Timid Histories is the blog which accompanies my new research project, generously funded by the Leverhulme Trust and the University of Bristol.
The 3-year project explores the way in which shyness, or timidity, has been represented, experienced, and evaluated in modern European culture. Timidity has been talked about in different contexts for centuries (moral, medical, and literary), but no cultural history of it as yet exists. We are often more seduced by the bold, the brave, the fearless – but can we fully understand the appeal of these characteristics without knowing more about our attitudes to their opposites? And given the current levels of psychological and psychiatric intervention into social phobia and social anxiety (shyness’s twenty-first-century relations), the need for a longer view at what it is – and what it was – to be shy is even more urgent. My research will ask how individuals and societies have recognised and theorised timidity: have attitudes regarding the social acceptability of shyness changed over time, or not? And what can literary, visual, and even musical evocations of shyness tell us about this elusive social emotion?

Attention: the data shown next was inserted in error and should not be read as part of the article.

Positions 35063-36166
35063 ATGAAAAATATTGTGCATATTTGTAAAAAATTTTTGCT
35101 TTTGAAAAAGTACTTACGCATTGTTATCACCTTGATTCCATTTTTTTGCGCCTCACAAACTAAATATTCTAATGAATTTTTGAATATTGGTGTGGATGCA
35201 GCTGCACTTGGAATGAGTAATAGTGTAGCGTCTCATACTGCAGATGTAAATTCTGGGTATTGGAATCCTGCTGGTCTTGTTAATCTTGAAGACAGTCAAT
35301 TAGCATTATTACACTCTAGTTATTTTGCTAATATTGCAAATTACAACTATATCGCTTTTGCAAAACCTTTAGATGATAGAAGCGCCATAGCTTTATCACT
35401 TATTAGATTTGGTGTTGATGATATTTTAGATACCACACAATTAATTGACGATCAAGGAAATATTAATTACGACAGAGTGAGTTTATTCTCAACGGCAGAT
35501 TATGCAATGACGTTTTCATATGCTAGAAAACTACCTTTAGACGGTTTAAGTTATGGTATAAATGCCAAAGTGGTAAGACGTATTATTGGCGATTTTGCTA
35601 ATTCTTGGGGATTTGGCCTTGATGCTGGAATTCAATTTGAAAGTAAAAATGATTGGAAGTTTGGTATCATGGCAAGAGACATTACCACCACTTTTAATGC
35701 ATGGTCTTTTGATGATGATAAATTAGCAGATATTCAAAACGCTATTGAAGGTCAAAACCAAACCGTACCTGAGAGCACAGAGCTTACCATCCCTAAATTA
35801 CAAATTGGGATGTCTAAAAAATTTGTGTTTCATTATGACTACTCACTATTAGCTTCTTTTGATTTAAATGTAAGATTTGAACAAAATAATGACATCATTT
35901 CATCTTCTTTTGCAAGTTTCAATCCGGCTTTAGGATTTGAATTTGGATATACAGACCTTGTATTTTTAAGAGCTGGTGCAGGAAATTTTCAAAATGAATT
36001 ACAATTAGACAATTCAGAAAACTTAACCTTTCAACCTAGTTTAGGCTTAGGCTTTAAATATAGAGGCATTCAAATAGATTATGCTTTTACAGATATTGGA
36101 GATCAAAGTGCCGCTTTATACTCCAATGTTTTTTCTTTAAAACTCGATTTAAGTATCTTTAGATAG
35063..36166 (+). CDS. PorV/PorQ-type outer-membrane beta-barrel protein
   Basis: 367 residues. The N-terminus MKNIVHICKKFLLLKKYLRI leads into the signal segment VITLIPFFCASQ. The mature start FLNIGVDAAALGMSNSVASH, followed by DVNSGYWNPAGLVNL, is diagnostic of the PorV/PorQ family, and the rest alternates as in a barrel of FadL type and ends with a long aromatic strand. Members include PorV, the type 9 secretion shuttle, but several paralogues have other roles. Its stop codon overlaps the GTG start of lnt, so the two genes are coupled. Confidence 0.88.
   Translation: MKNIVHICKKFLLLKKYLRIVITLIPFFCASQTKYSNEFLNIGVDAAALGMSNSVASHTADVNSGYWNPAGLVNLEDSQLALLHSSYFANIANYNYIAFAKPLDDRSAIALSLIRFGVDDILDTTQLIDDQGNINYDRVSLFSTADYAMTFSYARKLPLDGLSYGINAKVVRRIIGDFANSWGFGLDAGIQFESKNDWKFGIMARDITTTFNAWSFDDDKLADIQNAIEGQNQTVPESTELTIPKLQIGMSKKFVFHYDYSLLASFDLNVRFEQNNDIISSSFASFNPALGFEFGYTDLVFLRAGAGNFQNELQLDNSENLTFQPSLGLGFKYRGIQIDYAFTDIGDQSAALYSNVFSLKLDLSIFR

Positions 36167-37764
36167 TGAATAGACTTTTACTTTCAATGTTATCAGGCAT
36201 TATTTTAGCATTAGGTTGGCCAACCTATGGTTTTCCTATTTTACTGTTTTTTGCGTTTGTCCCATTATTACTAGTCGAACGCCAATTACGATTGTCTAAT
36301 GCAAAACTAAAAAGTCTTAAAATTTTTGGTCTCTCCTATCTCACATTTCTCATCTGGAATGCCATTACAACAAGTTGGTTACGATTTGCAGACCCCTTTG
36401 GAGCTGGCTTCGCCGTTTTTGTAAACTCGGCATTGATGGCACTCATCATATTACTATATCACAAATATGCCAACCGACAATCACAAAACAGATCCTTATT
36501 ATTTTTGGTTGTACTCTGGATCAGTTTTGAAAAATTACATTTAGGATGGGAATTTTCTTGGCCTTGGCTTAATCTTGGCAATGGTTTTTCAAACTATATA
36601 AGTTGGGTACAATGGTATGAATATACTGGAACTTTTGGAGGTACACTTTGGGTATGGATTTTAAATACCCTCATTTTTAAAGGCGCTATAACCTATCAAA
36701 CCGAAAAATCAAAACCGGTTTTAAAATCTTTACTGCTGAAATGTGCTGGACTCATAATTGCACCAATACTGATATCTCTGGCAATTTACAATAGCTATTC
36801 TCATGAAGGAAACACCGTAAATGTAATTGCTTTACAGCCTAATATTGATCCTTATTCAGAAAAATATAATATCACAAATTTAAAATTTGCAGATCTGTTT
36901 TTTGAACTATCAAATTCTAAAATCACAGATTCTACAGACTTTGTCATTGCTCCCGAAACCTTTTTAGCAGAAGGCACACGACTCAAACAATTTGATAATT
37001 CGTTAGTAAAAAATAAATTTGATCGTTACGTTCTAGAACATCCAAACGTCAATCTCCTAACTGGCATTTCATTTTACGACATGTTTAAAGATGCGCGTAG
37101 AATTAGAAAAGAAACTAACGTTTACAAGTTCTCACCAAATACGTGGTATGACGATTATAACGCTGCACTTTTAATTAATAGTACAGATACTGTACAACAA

My research project will focus primarily on nineteenth-century France, with comparison with Victorian Britain: these were times and places in which the frameworks for understanding what shyness was, why it happened, and what could or should be done about it, were changing radically. The Timid Histories blog, however, will be a chance for me to engage more widely with the topic as it has been, and still is, treated in a variety of countries, cultures, and time periods, particularly the present day.
I’d love to hear from anyone with a personal or professional interest in the subject, so please do get in touch if you’d like to be involved in the project in some capacity.
I hope you enjoy reading the blog!
Leverhulme Early Career Fellow, University of Bristol